Last month, the SEC issued new rules at the behest of Ceres and investor groups that require companies to disclose how climate regulation could affect their earnings, if investors request such information. But most companies haven't even started to assess these potential financial risks, in part because the tools for doing are still in their infancy. This latest investor request is an attempt to hurry up the process of ensuring that clmate change is factored into every company's balance sheet—and a sure sign that business leaders and investors believe some kind of climate regulation is coming, and coming soon.

Weatherizing Your House

| Mon Nov. 23, 2009 12:17 PM EST

"Using energy more efficiently in buildings may be the fastest, cheapest way to substantially reduce carbon emissions in the short-term," says David Roberts, and I think my only quibble there would be with the word may.  But how do we get people to do it?  Most people don't bother with this stuff even if it already makes economic sense, so putting a price on carbon and raising the price of energy will probably have only a minor impact on getting people off their butts to weatherize their houses and buildings:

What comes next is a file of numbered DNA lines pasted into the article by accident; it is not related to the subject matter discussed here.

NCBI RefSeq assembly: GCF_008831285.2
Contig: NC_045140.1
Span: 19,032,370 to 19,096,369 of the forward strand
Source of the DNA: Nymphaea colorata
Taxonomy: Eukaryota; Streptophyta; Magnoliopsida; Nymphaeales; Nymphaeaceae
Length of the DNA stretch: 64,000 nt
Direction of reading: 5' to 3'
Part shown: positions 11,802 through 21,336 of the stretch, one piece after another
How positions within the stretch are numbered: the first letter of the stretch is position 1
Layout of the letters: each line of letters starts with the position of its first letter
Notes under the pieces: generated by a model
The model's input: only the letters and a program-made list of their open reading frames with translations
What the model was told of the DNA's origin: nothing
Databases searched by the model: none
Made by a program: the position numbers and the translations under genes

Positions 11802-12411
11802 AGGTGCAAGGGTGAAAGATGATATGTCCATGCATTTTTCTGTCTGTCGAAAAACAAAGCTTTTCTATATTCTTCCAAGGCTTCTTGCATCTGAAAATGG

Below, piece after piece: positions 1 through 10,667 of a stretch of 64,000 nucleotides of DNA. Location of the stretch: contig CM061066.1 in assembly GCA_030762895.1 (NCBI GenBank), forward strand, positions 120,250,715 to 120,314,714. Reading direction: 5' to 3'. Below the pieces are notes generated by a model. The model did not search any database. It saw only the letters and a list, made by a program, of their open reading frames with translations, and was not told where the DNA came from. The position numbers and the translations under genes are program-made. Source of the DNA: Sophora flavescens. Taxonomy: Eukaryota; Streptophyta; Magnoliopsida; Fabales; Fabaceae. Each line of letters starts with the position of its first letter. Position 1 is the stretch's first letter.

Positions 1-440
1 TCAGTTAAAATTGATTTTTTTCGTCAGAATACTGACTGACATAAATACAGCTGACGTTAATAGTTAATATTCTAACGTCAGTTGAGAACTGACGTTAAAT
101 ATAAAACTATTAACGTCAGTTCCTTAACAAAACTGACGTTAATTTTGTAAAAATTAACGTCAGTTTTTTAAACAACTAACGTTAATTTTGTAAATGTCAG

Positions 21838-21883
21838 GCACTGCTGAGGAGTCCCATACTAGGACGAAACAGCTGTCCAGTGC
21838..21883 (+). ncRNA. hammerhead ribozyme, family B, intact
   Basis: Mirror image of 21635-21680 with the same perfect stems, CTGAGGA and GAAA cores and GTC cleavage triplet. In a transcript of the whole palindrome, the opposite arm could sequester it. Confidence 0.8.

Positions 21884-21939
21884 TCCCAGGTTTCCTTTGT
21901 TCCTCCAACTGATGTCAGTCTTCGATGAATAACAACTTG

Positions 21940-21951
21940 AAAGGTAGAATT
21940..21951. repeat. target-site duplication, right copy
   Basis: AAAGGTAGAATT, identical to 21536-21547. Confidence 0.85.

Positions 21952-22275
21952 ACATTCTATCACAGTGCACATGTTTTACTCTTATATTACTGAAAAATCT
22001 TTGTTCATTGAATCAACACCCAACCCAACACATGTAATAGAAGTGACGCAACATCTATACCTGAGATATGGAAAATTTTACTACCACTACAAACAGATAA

Evidence indicates that the elasticity of energy demand is weirdly low.  The price signals that already exist aren’t getting a rational response. People can already save lots of money by investing in efficiency, but they aren’t doing it. They absorb a lot of price pain before they adjust their behavior....Which raises the question: why should price-based policies be our exclusive focus? Why not instead, or in tandem, try to increase elasticity of demand? If the federal government wants to get good job and economic results from its stimulus investments—and it surely does—it should not only spend the money, it should start attending seriously to the project of meliorating the market and behavioral failures in efficiency markets.